Owner of several much-loved NYC coffee shops, Ike Escava started out in retail taking over the family business from his father.

The kid’s clothing store in downtown Manhattan eventually wound down due to changes in the industry and in February 2003 Ike opened his first coffee store in Manhattan’s East Village. He now co-owns four coffee shops across New York City.

On Sourcing Inventory:

Always, always, always stock the best possible product. I stock croissants from one supplier, cookies from another and bagels from another again. I could get all these products from the same place but I’d rather deal with the additional operational effort than end up with second-rate goods on sale.

On Keeping the Books:

I meet with every month with my accountant.  If my costs of goods percentage is changing, I find out about it quickly.  If my employee costs are getting out of control, I can take action.Assessing these things every six months just isn’t enough.

Be Flexible:

I’ve opened two locations over the years that didn’t work out.  I got kicked out of my original location by a landlord who got offered more money by Starbucks.  I started out working on my own and now I work with a partner.  You have to be resilient and open to change.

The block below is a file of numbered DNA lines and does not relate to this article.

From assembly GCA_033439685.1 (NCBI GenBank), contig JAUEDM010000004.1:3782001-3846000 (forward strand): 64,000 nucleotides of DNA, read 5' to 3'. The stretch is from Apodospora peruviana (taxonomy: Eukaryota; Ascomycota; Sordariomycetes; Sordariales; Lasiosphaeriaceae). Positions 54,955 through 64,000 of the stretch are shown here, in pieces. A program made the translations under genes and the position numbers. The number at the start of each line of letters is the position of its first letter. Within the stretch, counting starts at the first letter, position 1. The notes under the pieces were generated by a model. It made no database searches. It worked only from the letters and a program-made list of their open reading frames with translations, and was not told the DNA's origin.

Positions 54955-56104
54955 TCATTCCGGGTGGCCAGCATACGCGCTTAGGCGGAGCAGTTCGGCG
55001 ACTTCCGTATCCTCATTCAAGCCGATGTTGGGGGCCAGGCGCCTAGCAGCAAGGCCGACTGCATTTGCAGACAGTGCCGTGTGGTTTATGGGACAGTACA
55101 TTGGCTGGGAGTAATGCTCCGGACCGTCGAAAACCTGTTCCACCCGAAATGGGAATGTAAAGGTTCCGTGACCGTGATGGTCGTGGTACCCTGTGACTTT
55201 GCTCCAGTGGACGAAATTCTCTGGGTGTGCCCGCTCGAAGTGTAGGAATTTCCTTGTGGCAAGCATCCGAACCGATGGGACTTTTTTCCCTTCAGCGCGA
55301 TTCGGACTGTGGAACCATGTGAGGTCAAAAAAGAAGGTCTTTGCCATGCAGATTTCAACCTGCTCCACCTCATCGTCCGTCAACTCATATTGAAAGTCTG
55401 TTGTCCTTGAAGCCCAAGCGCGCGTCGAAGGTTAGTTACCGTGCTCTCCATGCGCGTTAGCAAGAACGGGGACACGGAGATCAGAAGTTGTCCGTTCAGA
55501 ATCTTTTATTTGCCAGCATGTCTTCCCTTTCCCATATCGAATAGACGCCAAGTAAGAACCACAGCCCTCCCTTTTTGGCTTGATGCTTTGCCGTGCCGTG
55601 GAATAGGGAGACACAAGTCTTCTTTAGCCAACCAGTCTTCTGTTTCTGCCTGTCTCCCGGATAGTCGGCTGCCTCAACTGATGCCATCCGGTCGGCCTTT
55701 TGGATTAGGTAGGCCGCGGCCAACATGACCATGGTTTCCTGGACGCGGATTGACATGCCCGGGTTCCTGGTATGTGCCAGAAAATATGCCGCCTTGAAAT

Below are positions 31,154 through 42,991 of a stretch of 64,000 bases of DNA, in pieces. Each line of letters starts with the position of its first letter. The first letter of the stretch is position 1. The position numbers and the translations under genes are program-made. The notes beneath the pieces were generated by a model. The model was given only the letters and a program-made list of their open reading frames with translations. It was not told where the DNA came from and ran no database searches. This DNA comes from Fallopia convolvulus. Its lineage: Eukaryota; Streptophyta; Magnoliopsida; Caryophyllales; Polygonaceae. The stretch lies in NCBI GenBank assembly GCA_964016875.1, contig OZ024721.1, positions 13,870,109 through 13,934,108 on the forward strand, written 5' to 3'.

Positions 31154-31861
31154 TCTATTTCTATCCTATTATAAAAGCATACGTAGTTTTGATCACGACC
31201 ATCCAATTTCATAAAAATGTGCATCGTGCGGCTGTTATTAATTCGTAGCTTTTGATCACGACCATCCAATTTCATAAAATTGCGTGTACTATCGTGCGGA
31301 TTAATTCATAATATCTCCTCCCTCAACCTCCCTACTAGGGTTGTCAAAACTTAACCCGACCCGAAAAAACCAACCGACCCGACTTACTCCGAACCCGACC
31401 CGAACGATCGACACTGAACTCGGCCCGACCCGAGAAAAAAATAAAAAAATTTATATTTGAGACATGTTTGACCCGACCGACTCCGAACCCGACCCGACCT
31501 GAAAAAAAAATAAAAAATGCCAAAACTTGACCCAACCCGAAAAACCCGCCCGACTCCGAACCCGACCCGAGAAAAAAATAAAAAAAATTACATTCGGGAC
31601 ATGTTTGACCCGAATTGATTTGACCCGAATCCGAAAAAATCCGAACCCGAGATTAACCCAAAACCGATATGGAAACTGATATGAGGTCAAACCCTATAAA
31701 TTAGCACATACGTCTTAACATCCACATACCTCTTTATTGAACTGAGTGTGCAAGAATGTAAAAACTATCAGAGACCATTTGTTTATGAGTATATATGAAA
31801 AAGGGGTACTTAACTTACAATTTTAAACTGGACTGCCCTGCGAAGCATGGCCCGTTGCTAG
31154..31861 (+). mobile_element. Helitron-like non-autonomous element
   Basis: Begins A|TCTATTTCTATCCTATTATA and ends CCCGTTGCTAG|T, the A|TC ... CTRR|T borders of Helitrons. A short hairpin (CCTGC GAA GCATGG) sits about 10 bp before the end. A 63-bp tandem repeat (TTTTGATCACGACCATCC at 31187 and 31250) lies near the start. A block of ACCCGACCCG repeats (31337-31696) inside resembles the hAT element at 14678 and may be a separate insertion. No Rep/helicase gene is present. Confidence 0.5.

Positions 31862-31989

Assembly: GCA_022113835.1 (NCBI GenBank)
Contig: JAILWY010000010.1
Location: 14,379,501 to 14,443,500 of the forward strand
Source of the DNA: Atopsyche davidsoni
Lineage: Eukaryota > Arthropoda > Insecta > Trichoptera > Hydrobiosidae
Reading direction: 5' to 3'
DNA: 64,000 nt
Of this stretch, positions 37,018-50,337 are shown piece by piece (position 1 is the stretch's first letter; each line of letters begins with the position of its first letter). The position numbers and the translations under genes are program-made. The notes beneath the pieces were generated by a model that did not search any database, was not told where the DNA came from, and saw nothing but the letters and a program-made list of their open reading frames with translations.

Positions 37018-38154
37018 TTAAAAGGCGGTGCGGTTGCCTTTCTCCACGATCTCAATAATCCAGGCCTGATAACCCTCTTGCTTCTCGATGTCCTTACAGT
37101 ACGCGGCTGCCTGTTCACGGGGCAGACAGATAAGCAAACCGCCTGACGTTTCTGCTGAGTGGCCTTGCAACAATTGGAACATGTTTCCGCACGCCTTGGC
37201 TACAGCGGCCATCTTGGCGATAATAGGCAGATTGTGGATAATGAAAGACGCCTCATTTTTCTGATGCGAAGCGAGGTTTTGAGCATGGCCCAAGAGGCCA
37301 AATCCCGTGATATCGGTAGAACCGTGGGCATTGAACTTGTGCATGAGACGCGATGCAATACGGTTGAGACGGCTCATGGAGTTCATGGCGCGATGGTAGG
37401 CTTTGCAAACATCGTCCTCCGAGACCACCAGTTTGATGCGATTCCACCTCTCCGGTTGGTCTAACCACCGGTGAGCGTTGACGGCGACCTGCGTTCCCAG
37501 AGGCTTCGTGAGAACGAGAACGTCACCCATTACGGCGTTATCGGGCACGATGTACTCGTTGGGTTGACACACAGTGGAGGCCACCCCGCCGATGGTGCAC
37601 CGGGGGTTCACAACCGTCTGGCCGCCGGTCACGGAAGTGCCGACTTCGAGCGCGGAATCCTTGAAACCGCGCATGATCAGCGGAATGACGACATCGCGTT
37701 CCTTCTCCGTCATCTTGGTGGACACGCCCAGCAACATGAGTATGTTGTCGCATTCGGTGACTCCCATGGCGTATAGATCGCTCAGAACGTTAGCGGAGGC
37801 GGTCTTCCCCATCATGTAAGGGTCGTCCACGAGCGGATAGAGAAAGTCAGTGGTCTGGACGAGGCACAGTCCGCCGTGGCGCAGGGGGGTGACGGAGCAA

Interior image of The Bean in New York City

Choose Locations Carefully:

Over the years, I’ve been tempted to open up in midtown, downtown, and lots of different potential store locations.  In the end, I’ve always stayed in the East Village. I think stores should be a real reflection of the neighborhood they are in and to do that you need to really get the local vibe. That’s how independent local business can take on the Starbucks of this world.

Paul Nugent

Paul Nugent

Paul Nugent is a small business advocate who uses his background in the startup space, along with his POS system expertise, to allow small business owners to make informed decisions within their specific budgets.